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Michigan Gaming Control Board authorizes new round of online gambling operators

Jordyn Grzelewski
The Detroit News

The Michigan Gaming Control Board on Friday authorized additional operators to launch online gaming and sports betting in the state, joining an initial group that launched last week.

MGCB said it had authorized casino operator the Little Traverse Bay Band of Odawa Indians, with its online gaming platform provider Poker Stars and its online sports betting provider FoxBet, to launch at 11 a.m. Friday.

Sports betting kiosk are fully active at the MGM Grand Casino in Detroit.

Additionally, Detroit's Greektown Casino and platform provider Penn Sports Interactive/Barstool Sportsbook & Casino were authorized to launch online gaming at 11 a.m. Monday. Greektown launched online sports betting Jan. 22.

"We welcome the addition of Odawa Casino, Poker Stars, Fox Bet and Barstool Casino to Michigan's growing online gaming and sports wagering market," Richard Kalm, the board's executive director, said in a statement. "Their participation will generate revenue to support education, tribal communities and the city of Detroit."

He noted that Odawa Casino and Poker Stars will be the first in the state to offer peer-to-peer poker games online. "A law permitting multi-jurisdictional poker recently was signed in Michigan, but is not yet in effect and cannot begin until agreements are negotiated with other states," according to MGCB.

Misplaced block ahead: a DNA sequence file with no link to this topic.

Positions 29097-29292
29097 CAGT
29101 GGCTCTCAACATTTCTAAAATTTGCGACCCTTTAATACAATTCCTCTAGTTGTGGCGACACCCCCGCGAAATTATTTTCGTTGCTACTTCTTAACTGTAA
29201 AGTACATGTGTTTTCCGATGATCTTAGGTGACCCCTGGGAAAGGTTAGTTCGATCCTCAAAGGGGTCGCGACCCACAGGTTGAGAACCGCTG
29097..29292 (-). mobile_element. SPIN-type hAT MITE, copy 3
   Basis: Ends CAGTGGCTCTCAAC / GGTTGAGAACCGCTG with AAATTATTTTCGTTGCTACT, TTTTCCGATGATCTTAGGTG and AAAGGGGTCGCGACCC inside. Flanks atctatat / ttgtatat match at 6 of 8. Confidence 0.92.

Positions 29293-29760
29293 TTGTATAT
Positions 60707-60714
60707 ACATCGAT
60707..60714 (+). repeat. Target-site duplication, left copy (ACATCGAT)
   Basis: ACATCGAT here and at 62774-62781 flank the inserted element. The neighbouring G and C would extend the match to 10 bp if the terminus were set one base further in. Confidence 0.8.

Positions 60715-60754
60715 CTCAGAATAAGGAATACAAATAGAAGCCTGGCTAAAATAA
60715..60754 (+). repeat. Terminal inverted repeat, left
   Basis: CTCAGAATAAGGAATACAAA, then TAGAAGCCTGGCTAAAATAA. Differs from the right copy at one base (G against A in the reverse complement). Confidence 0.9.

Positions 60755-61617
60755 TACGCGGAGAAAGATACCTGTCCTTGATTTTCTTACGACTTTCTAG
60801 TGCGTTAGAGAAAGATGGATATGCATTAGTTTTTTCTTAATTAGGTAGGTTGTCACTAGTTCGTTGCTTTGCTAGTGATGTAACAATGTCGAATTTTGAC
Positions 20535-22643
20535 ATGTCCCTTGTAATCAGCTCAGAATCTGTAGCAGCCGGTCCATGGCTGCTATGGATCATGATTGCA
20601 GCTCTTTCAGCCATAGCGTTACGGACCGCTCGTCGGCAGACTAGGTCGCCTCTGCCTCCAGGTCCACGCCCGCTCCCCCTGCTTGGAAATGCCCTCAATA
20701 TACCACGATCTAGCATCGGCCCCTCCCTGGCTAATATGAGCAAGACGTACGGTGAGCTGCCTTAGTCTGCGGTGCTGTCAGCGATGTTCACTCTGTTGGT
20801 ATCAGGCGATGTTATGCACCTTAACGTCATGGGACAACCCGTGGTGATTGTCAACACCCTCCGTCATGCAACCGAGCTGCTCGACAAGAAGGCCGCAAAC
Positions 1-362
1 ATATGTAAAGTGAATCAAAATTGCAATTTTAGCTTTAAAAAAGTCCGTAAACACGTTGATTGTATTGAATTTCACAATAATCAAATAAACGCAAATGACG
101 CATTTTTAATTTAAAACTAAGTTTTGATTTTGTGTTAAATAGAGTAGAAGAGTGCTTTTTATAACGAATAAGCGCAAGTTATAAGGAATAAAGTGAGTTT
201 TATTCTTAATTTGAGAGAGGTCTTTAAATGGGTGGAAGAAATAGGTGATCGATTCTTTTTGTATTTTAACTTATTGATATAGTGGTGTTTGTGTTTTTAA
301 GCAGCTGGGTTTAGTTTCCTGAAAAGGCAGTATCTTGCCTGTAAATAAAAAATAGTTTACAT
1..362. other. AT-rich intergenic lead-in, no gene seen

Odawa and Greektown will be the ninth and 10th casinos, respectively, to offer both online gaming and sports betting in the state. The other operators and platform providers are:

  • Bay Mills Indian Community, DraftKings
  • Grand Traverse Band of Ottawa and Chippewa Indians, William Hill
  • Hannahville Indian Community, TwinSpires
  • Keweenaw Bay Indian Community, Golden Nugget Online Gaming
  • Little River Band of Ottawa Indians, Rush Street
  • MGM Grand Detroit, BetMGM/Roar Digital
  • MotorCity Casino, FanDuel
  • Sault Ste. Marie Tribe of Chippewa Indians, Wynn

The Lac Vieux Desert Tribe and its provider, PointsBet, may offer online sports betting only.

Michigan's law legalizing online gambling, signed at the end of 2019, allows only the state's licensed casinos to offer the two forms of gambling. Platform providers can pair up with the casinos.

Last week's launch generated what industry analysts, operators and platform providers described as massive interest from fans, fueling expectations that Michigan will grow to become one of the country's largest markets for legal online gambling.

Michigan Sharp, a website that covers Michigan's online gambling industry, analyzed Google Trends data and found that Michigan's online sports betting launch generated more interest than any other in the past year. 

And data from GeoComply, which provides geolocation tracking services for the internet gaming industry, reported that Michigan and Virginia, both of which launched online gambling late last week, combined for 7.5 million online gambling transactions across 400,000 accounts during their launches. Most of that would have come from Michigan, which had 10 operators online to Virginia's two.

MGCB will report January revenue for the two forms of gambling next month.

jgrzelewski@detroitnews.com

Twitter: @JGrzelewski